transfer notice

City moves to make transfers easier for high school students

Students with long travel times to school may soon find it easier to learn close to home.

For years, the city has not allowed students to transfer high schools because of travel time unless their commute is longer than 90 minutes. But the Department of Education wants to reduce the required length by 15 minutes, according to a proposed rule change that was released today.

In another proposed rule change, students who seek to switch schools for safety reasons will no longer have to justify their request with a police report. Instead, according to the proposal, the department will consider transfer requests from students who are bullied or harassed at school.

Advocates praised the proposals, which face a school board vote later this month. It will also be welcome news for students whose long commute times were not enough to qualify for a transfer under existing department policies.

“I think a 90-minute commute is unrealistic,” said Insideschools editor Clara Hemphill. Many students voluntarily commute long distances to attend schools of their choice, “but to require them to do it ridiculous.”

The open high school admissions process allows middle school students to pick which high school they’d like to attend, but “a lot of kids sign up for schools not realizing how far away it is,” said Hemphill, whose web site helps families navigate the public school system. Once they realize the length of the commute, it’s usually too late to change schools.

Hemphill said long commute times is a contributing factor to chronic absenteeism.

The shortened 75-minute minimum commute time is still more than double what the average New Yorker’s commute is. But the time a student saves if he transferred to a school closer to the 35-minute average adds up to 10 days over the course of a school year.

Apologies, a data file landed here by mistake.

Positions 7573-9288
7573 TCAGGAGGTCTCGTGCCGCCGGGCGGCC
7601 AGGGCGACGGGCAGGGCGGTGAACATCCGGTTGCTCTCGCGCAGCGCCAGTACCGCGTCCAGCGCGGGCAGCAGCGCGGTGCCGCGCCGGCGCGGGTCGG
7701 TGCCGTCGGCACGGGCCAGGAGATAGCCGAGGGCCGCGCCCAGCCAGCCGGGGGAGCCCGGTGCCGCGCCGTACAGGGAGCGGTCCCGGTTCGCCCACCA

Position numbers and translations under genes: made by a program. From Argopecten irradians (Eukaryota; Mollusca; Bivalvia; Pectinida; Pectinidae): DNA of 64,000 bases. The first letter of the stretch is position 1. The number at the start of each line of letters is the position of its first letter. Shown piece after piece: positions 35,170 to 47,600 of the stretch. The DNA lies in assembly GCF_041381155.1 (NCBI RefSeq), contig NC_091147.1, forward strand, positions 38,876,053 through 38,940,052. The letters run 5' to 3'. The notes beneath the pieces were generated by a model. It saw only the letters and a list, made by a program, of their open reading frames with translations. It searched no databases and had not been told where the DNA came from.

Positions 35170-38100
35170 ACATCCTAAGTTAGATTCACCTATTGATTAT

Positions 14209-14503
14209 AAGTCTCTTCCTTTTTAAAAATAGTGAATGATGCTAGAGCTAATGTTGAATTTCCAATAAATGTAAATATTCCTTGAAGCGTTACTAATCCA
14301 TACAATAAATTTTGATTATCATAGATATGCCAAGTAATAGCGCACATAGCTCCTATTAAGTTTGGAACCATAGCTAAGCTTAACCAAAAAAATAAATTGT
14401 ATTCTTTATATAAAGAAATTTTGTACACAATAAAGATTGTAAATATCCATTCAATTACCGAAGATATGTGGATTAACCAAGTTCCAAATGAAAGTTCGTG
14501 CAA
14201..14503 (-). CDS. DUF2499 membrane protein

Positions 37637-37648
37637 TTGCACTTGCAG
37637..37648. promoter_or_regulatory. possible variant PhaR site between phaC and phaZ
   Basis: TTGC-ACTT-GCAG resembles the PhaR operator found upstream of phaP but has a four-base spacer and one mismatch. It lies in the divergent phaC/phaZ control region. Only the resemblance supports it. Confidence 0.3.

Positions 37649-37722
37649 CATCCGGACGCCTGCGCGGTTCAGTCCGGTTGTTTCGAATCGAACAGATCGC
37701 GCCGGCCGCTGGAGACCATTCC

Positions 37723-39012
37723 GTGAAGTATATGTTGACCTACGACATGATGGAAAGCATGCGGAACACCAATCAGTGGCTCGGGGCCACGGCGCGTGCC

Hemphill said it would also be welcomed by students who have unsuccessfully sought a transfer after their families moved, making commutes from new homes longer than they had anticipated.

Obtaining a transfer became increasingly difficult in 2003, when the city switched its high school admissions process to a system that matched students to schools based on mutual preference. Before then, a student could transfer if the schools’ two principals agreed to it.

The admissions system gave students more choice over which schools they wanted to attend, but the department was less flexible for those seeking to switch schools after they started. Transfers are granted in a handful of extreme scenarios: long commutes, a health issue or a safety risk.

The city is also revising the way that safety transfer requests will be considered. Now, “harassment, intimidation, and bullying are expressly made grounds for a safety transfer,” according to the proposed changes.

The Panel for Educational Policy, which has never rejected a city proposal, will vote on Dec. 20.

 

defensor escolar

Memphis parent advocacy group trains first Spanish-speaking cohort

PHOTO: Caroline Bauman
Manuela Martinez (center left) and Lidia Sauceda (center right) are among 19 parents in the first Spanish-speaking class of Memphis Lift’s Public Advocate Fellowship.

Manuela Martinez doesn’t want Spanish-speaking families to get lost in the fast-changing education landscape in Memphis as the city’s Hispanic population continues to grow.

The mother of two students is among 19 parents in the first Spanish-speaking class of Memphis Lift’s Public Advocate Fellowship, a program that trains parents on local education issues.

“We want to be more informed,” said Martinez, whose children attend Shelby County Schools. “I didn’t know I had much of voice or could change things at my child’s school. But I’m learning a lot about schools in Memphis, and how I can be a bigger part.”

More than 200 Memphians have gone through the 10-week fellowship program since the parent advocacy group launched two years ago. The vast majority have been African-Americans.

The first Spanish-speaking cohort is completing a five-week program this month and marks a concerted effort to bridge racial barriers, said Sarah Carpenter, the organization’s executive director.

“Our mission is to make the powerless parent powerful …,” she said.

The city’s mostly black public schools have experienced a steady growth in Hispanic students since 1992 when only 286 attended the former Memphis City Schools. In 2015, the consolidated Shelby County Schools had 13,816 Hispanic children and teens, or 12.3 percent of the student population.